If you follow So Young you’ve probably seen Oscar Browne on stage before, whether playing alongside Mellah, Broadside Hacks, Wunderhorse, or Dead Pretties (to name a few). Browne has always been a ghostly falsetto, a powerful bass line, or a melodic folk riff, but rarely centre stage – which is why it is so refreshing to see him come into a fuller focus with ‘Never Quite Right’.
The song itself is borne from the exploration of his solo identity, and you can hear the different aspects of his career and influences entwine as well as break away from one another. Browne himself said of the process: “It’s about that feeling of trying to reach for something and it never working out quite as you envisioned it to, not feeling fulfilled by something you expected to find fulfilment in, a feeling only accentuated by the world coming to a halt.”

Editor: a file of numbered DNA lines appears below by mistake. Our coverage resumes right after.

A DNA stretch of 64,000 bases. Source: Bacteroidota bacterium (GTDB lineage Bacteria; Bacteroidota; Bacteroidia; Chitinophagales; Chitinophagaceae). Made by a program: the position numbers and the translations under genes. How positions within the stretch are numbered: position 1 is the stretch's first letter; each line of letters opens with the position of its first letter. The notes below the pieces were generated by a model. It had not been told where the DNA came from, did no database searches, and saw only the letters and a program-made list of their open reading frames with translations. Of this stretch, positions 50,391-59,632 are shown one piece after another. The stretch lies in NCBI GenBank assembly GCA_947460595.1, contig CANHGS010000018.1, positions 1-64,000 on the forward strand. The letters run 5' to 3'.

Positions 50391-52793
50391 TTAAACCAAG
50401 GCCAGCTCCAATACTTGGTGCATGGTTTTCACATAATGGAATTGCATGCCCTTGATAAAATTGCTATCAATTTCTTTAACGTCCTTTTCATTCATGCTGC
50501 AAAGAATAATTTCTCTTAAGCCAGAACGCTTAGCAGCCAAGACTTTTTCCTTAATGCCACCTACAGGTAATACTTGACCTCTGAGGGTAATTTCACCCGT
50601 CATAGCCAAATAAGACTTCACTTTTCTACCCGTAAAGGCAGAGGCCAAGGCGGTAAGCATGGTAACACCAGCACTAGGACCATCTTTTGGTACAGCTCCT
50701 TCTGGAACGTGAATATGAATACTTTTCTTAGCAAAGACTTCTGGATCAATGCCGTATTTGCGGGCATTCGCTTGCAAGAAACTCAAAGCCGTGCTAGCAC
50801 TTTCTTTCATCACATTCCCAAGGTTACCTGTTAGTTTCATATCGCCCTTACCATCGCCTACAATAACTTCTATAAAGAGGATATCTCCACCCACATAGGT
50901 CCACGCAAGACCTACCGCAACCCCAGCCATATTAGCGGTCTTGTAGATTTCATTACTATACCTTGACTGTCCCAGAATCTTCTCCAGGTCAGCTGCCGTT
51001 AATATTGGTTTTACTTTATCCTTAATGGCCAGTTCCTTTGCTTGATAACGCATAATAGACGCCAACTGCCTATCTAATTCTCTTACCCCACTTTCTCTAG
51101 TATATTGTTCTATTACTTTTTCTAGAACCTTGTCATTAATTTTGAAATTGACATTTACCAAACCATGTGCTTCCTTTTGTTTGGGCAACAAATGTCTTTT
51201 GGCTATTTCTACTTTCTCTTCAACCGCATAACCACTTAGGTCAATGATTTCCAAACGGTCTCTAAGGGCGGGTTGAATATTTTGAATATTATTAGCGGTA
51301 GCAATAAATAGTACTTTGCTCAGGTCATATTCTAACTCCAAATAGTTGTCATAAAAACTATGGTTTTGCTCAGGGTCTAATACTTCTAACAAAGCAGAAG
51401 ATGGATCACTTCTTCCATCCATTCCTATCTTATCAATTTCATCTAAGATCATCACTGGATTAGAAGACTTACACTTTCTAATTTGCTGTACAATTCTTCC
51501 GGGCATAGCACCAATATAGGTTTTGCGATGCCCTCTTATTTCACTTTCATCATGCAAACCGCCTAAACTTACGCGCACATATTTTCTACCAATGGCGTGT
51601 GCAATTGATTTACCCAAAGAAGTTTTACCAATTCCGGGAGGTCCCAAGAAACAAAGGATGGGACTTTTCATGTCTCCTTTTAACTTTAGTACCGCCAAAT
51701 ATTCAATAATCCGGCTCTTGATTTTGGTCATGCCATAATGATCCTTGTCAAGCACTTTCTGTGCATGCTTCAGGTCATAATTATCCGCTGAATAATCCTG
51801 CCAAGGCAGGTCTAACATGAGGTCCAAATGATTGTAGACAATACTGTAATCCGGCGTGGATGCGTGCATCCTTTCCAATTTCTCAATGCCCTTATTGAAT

It’s not entirely what you’d expect, it’s something old yet new, with borrowed pieces from old faces and a healthy dose of introspection and melancholy. The bass line over the chorus evokes the work of John Martyn in the 80s, where British folk was falling into a playful affair with electronic sound, touching on elements of funk but only just. The whole song is a rich tapestry of sound, featuring the work of Sarah Downie on the flute and Gamaliel Traynor on the cello, both adding depth and ambience, and you simply can’t imagine the song without them. In this way Browne’s music is symbiotic, every part lends itself to another, creating songs that have breath and movement.
In my eyes, ‘Never Quite Right’ is a work of craftsmanship, showcasing all of Oscar Browne’s collaborative and independent abilities. It’s like getting a spoonful with a little bit of everything that the plate has to offer in one bite, and it tastes so delicious that you can’t help but want more. Emotive and engaging, Oscar Browne’s first offering is full of promise, and I can’t wait to see what comes next.
Photo by Rory Barnes
Issue Thirty-Seven is out now Ft. Porridge Radio, Crows, Folly Group, The Dinner Party, Automatic, Gently Tender, headboy and more. Buy in print here. Read the digital edition below.